If your eczema worsens and OTC treatments stop working, it’s time to consider other options.

Eczema is an inflammatory disease, and steroids have an anti-inflammatory effect on the body. These steroids can include prescription-strength steroid creams, or your doctor may also suggest an oral steroid like prednisone.

An FDA-approved steroid-free prescription ointment is crisaborole (brand name Eucrisa), which reduces redness and swelling of the skin, as well as prevents new redness and swelling. This is available for adults and children 3 months and older, who have mild to moderate atopic dermatitis.

Other nonsteroidal topical treatments include topical immunomodulators (TIMS), like tacrolimus (Protopic) or pimecrolimus (Elidel). Also known as topical calcineurin inhibitors, they work by changing the body’s immune response to allergens.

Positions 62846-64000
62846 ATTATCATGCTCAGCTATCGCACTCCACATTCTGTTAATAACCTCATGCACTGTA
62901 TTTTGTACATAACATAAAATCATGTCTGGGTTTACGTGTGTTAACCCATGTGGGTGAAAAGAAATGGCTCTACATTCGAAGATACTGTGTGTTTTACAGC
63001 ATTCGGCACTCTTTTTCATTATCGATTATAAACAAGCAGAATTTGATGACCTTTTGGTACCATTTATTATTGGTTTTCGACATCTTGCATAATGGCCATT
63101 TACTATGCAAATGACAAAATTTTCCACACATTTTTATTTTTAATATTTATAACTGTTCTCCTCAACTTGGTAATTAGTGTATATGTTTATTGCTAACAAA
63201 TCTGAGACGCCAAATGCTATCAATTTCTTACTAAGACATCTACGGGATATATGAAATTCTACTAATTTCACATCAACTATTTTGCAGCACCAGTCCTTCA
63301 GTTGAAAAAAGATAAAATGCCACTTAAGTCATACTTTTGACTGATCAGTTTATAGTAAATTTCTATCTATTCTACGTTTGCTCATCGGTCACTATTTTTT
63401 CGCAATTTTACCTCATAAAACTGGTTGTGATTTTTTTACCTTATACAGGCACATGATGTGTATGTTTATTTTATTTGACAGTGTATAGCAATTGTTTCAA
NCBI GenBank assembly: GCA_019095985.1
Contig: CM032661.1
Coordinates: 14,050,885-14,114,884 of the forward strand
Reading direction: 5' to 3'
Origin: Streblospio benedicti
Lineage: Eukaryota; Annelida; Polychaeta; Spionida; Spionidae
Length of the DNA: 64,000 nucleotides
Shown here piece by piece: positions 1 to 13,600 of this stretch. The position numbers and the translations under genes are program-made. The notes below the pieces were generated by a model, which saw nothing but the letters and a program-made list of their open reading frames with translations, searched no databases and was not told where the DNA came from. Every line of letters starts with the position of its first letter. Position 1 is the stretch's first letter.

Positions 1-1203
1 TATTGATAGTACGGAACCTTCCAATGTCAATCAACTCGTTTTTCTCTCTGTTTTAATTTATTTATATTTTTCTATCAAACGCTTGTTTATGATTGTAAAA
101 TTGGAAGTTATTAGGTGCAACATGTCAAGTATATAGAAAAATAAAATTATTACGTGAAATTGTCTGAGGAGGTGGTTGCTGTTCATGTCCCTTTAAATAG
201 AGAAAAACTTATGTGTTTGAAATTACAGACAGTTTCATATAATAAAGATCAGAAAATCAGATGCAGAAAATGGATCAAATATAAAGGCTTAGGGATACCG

These have fewer side effects than steroids, though they may initially cause a burning sensation that slowly fades with continued use, and these medications contain a regular warning for those using them.

The oral version of tacrolimus has more side effects than the topical ointment.

These medications may help get your eczema symptoms under control and reduce the frequency of flare-ups. But if mild or moderate eczema doesn’t clear up with these topical treatments, your doctor may recommend biologic medications, more potent topical steroids, or possibly a different type of therapy.